It turns out that these coaches relied heavily on a trial-and-error approach. A necessary element of this approach is a risk-taking personality, often to the point of flamboyance and eccentricity. They have the vision and conviction in their beliefs to tread unknown paths.
There are problems with the trial-and-error approach. One problem is the "error". It may take many years to perfect a technique before rewards are evident. Sometimes opportunities or even athletes are lost forever as casualties of failed experiments. Another problem happens when the coach tries too many trials at once in an attempt to determine the right mix. When performance improves, it can be difficult to identify the reason why. And sometimes the reason might have nothing to do with training, if the coach stumbled across an athlete of exceptional genetic talent. No matter how that athlete is trained, he or she will improve!
But the fact remains that the empirical field-based observation of coaches have had, by far, the greatest impact on the training practices of today's athletes. In the first chapter of our book we profile the greatest coaches. Here I will analyze and salute one of them, Arthur Lydiard.
I doubt whether any coach will ever have more impact on the training practices of endurance athletes than this New Zealander. He revolutionized training with regard to the volume of work he thought an athlete should perform in their conditioning phase. His programs were simple, based on a consistent, thorough and direct application of hard work. Lots of it.
A soccer player originally, he was amazed at the haphazard and casual way most team players prepared for their sport. Realizing he was nowhere near fit for his sport, he began experimenting, running a wide range of distances, sometimes up to 500 kilometers a week, trying to find the correct stimulus necessary for his conditioning phase of training. But his trial-and-error approach to training was not without its shortcomings. His early methods exposed serious flaws and only gradually did he evolve his basic theory. A need to perfect his system drove him to many refinements. But eventually he became New Zealand's top marathon runner. By this stage he firmly believed most athletes should run up to 160 kilometers a week at their best maximum steady-state pace, a philosophy that was to become the cornerstone of his training methods. No matter whether the event was the mile or the marathon, building stamina through volume was an essential pre-requisite to the specialized training that followed. Lydiard claimed that athletes who undertook aerobic marathon training improved their condition faster and better than athletes using anaerobic interval training. Indeed, he saw staleness as a physiological reaction caused by too much anaerobic training. His system of aerobic base training has been applied to the conditioning of team players, squash players, canoeists and many other sports.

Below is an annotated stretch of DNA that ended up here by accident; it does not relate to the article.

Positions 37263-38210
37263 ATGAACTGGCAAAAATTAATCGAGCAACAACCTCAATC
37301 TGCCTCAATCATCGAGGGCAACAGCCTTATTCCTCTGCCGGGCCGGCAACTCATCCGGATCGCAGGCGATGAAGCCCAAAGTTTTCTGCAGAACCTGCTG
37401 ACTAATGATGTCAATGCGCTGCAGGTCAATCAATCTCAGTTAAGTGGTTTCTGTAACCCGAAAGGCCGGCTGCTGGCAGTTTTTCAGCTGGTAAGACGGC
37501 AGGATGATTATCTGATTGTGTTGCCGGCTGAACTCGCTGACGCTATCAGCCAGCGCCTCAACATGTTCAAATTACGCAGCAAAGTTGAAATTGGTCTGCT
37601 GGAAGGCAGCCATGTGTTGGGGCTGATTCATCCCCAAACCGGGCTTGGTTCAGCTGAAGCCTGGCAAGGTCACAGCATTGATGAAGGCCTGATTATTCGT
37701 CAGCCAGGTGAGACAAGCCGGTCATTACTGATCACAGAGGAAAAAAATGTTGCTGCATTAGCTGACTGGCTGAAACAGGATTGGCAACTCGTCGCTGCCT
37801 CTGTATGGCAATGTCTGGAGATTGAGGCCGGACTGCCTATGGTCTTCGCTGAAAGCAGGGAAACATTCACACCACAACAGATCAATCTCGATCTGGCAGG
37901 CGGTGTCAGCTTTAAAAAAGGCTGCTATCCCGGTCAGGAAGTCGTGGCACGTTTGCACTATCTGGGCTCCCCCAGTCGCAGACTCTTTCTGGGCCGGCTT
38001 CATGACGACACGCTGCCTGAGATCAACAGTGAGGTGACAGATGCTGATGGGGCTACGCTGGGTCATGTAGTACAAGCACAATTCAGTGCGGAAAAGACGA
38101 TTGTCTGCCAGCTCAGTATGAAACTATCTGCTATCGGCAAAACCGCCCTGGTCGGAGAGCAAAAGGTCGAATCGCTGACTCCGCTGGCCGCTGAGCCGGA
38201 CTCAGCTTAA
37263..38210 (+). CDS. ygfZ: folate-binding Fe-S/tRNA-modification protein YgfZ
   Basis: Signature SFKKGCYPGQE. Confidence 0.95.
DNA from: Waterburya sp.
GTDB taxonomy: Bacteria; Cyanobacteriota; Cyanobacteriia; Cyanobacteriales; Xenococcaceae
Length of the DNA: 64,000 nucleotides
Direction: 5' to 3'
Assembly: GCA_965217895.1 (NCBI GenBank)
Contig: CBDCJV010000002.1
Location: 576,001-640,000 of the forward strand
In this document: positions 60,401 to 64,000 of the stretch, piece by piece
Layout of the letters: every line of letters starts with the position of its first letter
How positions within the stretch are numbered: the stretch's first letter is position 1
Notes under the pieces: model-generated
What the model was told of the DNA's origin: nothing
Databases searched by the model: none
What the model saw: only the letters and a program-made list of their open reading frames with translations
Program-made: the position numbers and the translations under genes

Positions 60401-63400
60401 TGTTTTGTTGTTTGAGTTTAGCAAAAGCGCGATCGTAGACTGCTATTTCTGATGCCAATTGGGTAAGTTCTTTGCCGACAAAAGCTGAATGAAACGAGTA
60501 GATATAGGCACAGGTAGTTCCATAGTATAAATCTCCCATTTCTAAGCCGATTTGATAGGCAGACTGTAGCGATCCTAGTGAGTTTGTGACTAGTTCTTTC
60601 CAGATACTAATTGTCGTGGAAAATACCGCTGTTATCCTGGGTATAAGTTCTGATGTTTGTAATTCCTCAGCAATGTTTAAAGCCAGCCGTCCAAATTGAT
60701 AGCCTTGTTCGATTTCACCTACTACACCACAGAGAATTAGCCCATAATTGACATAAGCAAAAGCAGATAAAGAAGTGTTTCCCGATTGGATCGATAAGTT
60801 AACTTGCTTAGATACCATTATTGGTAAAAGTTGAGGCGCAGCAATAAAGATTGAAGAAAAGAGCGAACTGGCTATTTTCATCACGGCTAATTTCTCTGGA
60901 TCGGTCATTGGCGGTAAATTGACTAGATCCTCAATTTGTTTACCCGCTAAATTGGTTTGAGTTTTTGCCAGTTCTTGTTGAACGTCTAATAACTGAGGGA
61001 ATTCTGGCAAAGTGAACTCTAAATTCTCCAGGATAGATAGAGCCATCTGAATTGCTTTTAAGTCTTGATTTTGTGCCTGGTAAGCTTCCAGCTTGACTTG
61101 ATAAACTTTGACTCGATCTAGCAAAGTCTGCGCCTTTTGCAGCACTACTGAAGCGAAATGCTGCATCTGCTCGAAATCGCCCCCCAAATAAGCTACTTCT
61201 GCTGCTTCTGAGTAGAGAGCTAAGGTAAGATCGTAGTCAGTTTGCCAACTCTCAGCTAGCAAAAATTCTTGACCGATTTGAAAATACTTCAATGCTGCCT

Unfortunately, many athletes and coaches have misinterpreted his conditioning phase as merely 160 kilometers a week of long slow distance running. This was not his strategy. Neither was it a rigid requirement. His athletes were regularly running 160 kilometers a week at their best aerobic effort but, in addition, were supplementing their training with easier morning and evening sessions, often totaling up to 250 kilometers a week! He advocated running year round, and pointed out that any athlete training six days a week couldn't hope to beat one who trained every day. He reasoned that anyone who lost fifty-two days of training a year wasn't going to have optimum results.
An equally important contribution was Lydiard's concept of periodization. He knew an athlete couldn't train hard and perform well simultaneously. He mixed different types of conditionin--the long mileage, the hill work, the speed work, the sharpening and freshening--so his runners arrived at the start line at their peak.
It wasn't all plain sailing. Although his success led to a number of overseas coaching appointments including spells in Venezuela, Mexico and Scandinavia, he was initially ignored in his native New Zealand. And during his stay in Scandinavia he was continually at odds with the Swedish sports scientists (considered at the time to be the best in the world) about his methods of training.
But his record speaks for itself. Among his most famous athletes were Peter Snell, Murray Halberg, Barry Magee and John Davies, who between them won four gold and two bronze medals in the Olympics.
Major Coaching Highlights
"Long even-paced running at strong speed increases strength and endurance, even when it is continued close to the point of collapse."
"Successful training is intelligent training. Intelligent training is knowing the why of an exercise, as well as the what and how."